Daily Revolt

November 05, 2007

Bush Behind Pakistan Martial Law

It would be in keeping with the Bush foreign policy history: solve everything by using force. The question is will they get away with this one as well? Will Congress demand that we stop aid to that country? So far there has been silence on Capitol Hill and from the Presidential candidates. It is obvious why it was done. The military is being beaten by militants, including al Qaeda, in the tribal areas of Pakistan. In addition, the Bushies don't want Musharraf to step down, as he is required under law. The administration is afraid they will no longer be able to control the policies of that country. They want to keep their puppet in power.

The Financial Times got it right:
[...]Gen Musharraf is not acting to protect his country - or even as an effective subcontractor in the US administration's "war on terror". This move is to protect his power from judicial and political challenge.

[...]Despite its formal expression of dismay, Washington may have given Gen Musharraf the green light for his power grab: Admiral William Fallon, head of US Central Command, which runs the wars in Afghanistan and Iraq, met him in Islamabad just before the emergency was proclaimed.

What is the proof the White House promoted the imposition of Martial Law, look no further:
The Bush administration signaled Sunday that it would probably keep billions of dollars flowing to Pakistan’s military, despite the detention of human rights advocates and leaders of the political opposition by Gen. Pervez Musharraf, the country’s president.

President Bush has called one of his most critical allies, the officials argued that it would be counterproductive to let Pakistan’s political turmoil interfere with their best hope of ousting Al Qaeda’s central leadership and the Taliban from the country’s mountainous tribal areas.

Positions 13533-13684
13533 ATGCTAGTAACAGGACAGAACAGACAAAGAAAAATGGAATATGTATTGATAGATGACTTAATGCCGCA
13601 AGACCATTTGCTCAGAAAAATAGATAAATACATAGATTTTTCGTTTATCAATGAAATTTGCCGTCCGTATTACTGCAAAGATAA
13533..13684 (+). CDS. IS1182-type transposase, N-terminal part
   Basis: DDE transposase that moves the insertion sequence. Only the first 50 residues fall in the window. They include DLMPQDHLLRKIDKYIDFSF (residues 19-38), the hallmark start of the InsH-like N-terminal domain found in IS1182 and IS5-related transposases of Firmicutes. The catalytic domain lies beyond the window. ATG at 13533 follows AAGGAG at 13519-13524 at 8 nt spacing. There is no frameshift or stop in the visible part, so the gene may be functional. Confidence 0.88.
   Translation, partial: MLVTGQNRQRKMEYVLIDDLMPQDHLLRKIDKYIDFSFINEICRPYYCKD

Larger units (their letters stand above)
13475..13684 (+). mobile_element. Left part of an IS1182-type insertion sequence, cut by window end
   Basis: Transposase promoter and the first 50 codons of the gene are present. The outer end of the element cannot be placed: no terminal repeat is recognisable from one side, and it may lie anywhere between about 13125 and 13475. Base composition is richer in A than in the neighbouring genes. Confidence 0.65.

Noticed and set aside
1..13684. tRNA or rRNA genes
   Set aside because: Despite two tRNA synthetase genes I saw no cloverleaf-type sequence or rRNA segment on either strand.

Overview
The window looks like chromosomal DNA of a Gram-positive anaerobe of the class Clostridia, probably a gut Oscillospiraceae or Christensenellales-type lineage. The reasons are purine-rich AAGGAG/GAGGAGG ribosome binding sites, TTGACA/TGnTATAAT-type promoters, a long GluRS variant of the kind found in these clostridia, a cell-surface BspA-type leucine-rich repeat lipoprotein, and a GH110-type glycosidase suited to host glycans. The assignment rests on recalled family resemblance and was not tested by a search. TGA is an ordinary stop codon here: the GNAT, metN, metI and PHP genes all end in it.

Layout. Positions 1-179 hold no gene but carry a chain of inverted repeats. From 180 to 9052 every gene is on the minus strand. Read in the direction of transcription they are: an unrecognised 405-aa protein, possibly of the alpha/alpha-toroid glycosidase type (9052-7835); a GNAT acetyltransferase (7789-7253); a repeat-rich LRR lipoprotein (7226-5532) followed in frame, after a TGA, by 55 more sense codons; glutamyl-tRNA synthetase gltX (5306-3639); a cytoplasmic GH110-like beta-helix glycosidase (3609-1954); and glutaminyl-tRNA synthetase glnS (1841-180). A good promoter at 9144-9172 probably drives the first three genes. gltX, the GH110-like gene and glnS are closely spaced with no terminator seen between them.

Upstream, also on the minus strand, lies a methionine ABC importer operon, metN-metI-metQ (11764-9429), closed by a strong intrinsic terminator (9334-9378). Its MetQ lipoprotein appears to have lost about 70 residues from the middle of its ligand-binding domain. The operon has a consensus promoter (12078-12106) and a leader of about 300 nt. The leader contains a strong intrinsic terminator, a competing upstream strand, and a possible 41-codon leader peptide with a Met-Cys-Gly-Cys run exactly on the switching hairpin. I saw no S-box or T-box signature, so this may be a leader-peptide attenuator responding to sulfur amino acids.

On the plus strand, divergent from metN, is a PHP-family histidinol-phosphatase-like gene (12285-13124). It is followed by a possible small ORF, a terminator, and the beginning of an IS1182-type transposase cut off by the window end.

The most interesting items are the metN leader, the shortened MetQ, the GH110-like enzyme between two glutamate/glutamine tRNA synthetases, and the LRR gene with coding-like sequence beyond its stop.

Curious language from Rice:
Speaking to reporters in Jerusalem, Secretary of State Condoleezza Rice said that while the United States would “have to review the situation with aid,” she said three times that President Bush’s first concern was “to protect America and protect American citizens by continuing to fight against terrorists.”

A wink and a nod:
In Islamabad, aides to General Musharraf — who had dismissed pleas on Friday from Ms. Rice and Adm. William J. Fallon, the senior military commander in the Middle East, to avoid the state-of-emergency declaration — said they had anticipated that there would be few real consequences.

They called the American reaction “muted,” saying General Musharraf had not received phone calls of protest from Mr. Bush or other senior American officials. In unusually candid terms, they said American officials supported stability over democracy.

“They would rather have a stable Pakistan — albeit with some restrictive norms — than have more democracy prone to fall in the hands of extremists,” said Tariq Azim Khan, the minister of state for information. “Given the choice, I know what our friends would choose.”

Lets not forget all the money invested in Musharraf:
Pakistan has received at least US$10bn from the US since it became a close ally in President George W Bush's "war on terror" in 2001.

"Some of the aid that goes to Pakistan is directly related to the counter-terrorism mission," Ms Rice, who is visiting the Middle East, told reporters.

[...]Benazir Bhutto, a political rival of Gen Musharraf, told US TV channel ABC News that many people believed the emergency was aimed at "stopping a court verdict that was coming against him".

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